The dugout phone received about the same fate as Orioles pitchers.
Right-hander Scott Feldman, making his fifth start for the Orioles after being acquired in a trade with the Chicago Cubs this month, lasted just five innings, allowing four runs on six hits, including two homers.
"I felt fine," Feldman said. "It really just came down to that fourth inning. Gave up a couple two-out knocks and then made a bad pitch to Drew and he hit it over the fence. That's not how I want things to go but he is a good hitter and I just made a bad pitch to him right there. And he did damage with it."
Feldman (2-2) had never given up a home run in his career pitching at Camden Yards, which included two previous starts for the Orioles and seven appearances for the Texas Rangers in Baltimore. Entering Saturday, Feldman had the second-longest such streak at Camden Yards, behind former Orioles' reliever Mark Eichhorn's 431/3 homerless innings.
Feldman's run ended at 38 innings in the fourth when he served up a three-run shot to shortstop Stephen Drew, who hadn't homered since June 4, a span of 95 at-bats. Feldman retired the first two batters in the inning before allowing consecutive singles and then Drew's sixth homer of the year.
Drew picked up his seventh homer in his next at-bat and it was a memorable one, albeit rather unusual. Facing left-hander Troy Patton in the sixth, Drew hit a deep fly to right that Nick Markakis tracked to the wall, but the ball eluded his grasp, struck the lip above the grounds crew shed and caromed into center field.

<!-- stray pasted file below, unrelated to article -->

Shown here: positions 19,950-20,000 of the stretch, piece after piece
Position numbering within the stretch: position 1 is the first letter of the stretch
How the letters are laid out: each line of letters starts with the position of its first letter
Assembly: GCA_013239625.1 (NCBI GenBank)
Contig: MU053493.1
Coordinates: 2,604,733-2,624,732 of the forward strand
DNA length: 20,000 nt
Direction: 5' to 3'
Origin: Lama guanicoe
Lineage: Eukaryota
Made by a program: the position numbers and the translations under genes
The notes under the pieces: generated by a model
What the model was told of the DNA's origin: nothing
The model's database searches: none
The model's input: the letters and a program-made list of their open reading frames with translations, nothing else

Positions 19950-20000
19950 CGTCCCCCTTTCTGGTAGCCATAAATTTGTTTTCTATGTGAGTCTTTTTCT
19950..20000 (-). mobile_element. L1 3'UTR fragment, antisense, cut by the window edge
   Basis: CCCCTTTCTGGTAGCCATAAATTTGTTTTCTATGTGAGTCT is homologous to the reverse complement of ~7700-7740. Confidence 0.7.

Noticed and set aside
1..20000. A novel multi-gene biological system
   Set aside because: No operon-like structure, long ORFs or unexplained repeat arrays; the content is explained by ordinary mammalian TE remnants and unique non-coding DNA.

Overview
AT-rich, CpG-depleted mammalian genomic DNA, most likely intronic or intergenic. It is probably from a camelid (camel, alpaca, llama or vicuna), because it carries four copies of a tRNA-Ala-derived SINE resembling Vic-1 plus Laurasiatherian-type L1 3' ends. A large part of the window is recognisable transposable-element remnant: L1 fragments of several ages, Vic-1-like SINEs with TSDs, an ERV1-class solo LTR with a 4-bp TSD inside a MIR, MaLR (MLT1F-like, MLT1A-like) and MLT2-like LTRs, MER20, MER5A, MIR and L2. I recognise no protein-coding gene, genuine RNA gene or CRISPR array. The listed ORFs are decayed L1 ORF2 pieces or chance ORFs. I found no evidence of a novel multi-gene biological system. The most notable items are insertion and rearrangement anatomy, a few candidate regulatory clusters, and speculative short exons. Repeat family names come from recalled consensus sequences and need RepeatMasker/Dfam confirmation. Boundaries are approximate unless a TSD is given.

Drew raced around third and then tried to pull up, only to get caught in a rundown. But Orioles catcher Matt Wieters threw the ball wildly to Patton at home, allowing Drew to score for what would have been an inside-the-park homer.
It was reviewed by the umpires and ruled a traditional home run — the first time that a replay home run call changed the official scoring but not the score. Regardless, Drew ended up with the second multihomer game of his career, though he only enjoyed one home run trot. The five RBIs tied Drew's career high.
"They didn't score it an inside-the-park home run, did they? Excuse me? I would have done the same thing (appeal like Farrell) because from a statistical standpoint, your player would probably like to have the home run," Showalter said. "It was a home run. They got it right. The other one's not an inside-the-park home run."
Drew also helped set up Boston's first run in the third inning against Feldman. He led off with a single to right that could have been extra bases, but Markakis played the ball off the wall perfectly to keep Drew at first.
Drew moved to second on a groundout and then to third on another strange play. Jacoby Ellsbury singled into left field while his bat nipped Wieters' mitt. Catcher's interference was called, but since it was already a single and Drew had already advanced to third, the rules maintain that the hit takes precedent over the umpire's call.
Drew stayed at third — he would have had to return to second on the interference call — and then scored on a groundout by Victorino, who added a homer in the seventh against Asencio.
The Orioles had plenty of chances to score against Dempster (6-8), who allowed six hits and two walks but just two earned runs in 51/3 innings. The only run that scored while he was in the game was an RBI single by Brian Roberts in the fifth. An inherited runner scored in the sixth on a Wieters' groundout.
In the eighth, the Orioles made it a four-run game on an infield single by Hardy. But again they couldn't take advantage of opportunities. For the game, the Orioles were 2-for-10 with runners in scoring position and stranded nine base runners.
The Orioles (58-47) and Red Sox (62-43) face off today in the series' rubber match. The Orioles have won six straight series between the teams heading into today.